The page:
Back in May of 1980, shortly before the initial publication of the World of Greyhawk campaign setting, Gary Gygax discussed future releases for the setting in issue 37 of The Dragon, where in his regular column "From the Sorcerer's Scroll", under the title "Greyhawk: The Shape of the World", he estimated that "The City of Greyhawk might make a 1981 publication date, certainly 1982, and about the same time the series which will eventually represent the whole of the Dungeons of Castle Greyhawk will begin". Sadly, neither title ever appeared under Gygax's byline, and became the most infamous of TSR vaporware. 

Decades later, in the early 2000s, Gygax finally started a new project to publish this material, this time under the aegis of TLG's Castles & Crusades RPG. However, only Yggsburgh and the first portion of the Castle Zagyg, titled the Upper Works (2007), were finished and released before Gygax passed away, and the license to publish them was withdrawn.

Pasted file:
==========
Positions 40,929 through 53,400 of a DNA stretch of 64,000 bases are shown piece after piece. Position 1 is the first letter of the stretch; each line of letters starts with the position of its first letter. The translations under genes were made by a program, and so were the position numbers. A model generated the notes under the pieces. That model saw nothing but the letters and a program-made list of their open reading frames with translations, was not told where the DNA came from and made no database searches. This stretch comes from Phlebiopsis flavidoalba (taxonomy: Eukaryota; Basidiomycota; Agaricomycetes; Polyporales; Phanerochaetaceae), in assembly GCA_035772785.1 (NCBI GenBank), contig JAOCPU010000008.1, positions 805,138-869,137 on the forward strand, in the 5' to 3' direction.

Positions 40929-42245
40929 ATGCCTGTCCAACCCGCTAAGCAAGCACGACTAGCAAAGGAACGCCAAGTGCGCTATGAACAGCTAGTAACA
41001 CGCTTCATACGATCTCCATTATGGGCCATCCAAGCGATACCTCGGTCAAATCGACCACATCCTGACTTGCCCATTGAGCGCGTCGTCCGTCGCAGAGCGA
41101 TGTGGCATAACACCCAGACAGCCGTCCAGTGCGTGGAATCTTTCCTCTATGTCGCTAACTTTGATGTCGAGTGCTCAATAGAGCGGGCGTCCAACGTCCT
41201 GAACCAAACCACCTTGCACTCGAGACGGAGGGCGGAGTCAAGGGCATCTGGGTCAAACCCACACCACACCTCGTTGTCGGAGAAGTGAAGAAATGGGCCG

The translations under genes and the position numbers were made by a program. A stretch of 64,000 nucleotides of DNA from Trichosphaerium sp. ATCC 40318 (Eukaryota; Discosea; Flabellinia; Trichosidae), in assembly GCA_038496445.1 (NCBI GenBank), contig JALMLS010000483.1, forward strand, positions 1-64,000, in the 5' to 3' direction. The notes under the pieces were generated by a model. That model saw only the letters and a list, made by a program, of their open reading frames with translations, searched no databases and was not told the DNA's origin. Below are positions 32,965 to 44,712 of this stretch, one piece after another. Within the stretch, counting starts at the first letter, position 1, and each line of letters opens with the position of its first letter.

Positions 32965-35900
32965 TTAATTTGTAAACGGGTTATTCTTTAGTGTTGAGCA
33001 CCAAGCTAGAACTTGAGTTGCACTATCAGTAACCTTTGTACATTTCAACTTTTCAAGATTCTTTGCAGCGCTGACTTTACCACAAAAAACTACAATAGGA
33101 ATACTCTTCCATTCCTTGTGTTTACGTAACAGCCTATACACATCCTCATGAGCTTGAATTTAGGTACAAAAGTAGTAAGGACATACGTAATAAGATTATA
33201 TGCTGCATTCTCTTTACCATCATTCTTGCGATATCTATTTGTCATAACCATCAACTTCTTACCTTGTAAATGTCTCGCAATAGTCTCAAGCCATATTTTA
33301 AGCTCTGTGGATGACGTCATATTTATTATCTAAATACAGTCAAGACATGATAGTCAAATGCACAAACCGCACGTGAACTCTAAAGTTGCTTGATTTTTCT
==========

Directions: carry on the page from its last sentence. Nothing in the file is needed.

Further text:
Yggsburgh is a sprawling 256-page hardcover book, with cover art by the great Jeffrey Catherine Jones, repurposed from the 1972 Avon paperback edition of Nine Princes of Amber by Roger Zelazny. This was the first novel in the Amber series, which was included by Gygax in Appendix N in the AD&D Dungeon Masters Guide in 1979. Originally, the entire series of Castle Zagyg books was slated to feature covers with Jones' classic work from the 1970s.

The book itself is also accompanied by an 8-page hexmap, drafted by Darlene in a style similar to her original maps for the World of Greyhawk, which was tipped into the back cover in the 2005 publication. This depicts an area 50 hexes east-west and 34 hexes north-south, at 1 mile per hex, for a total area of 1,700 square miles: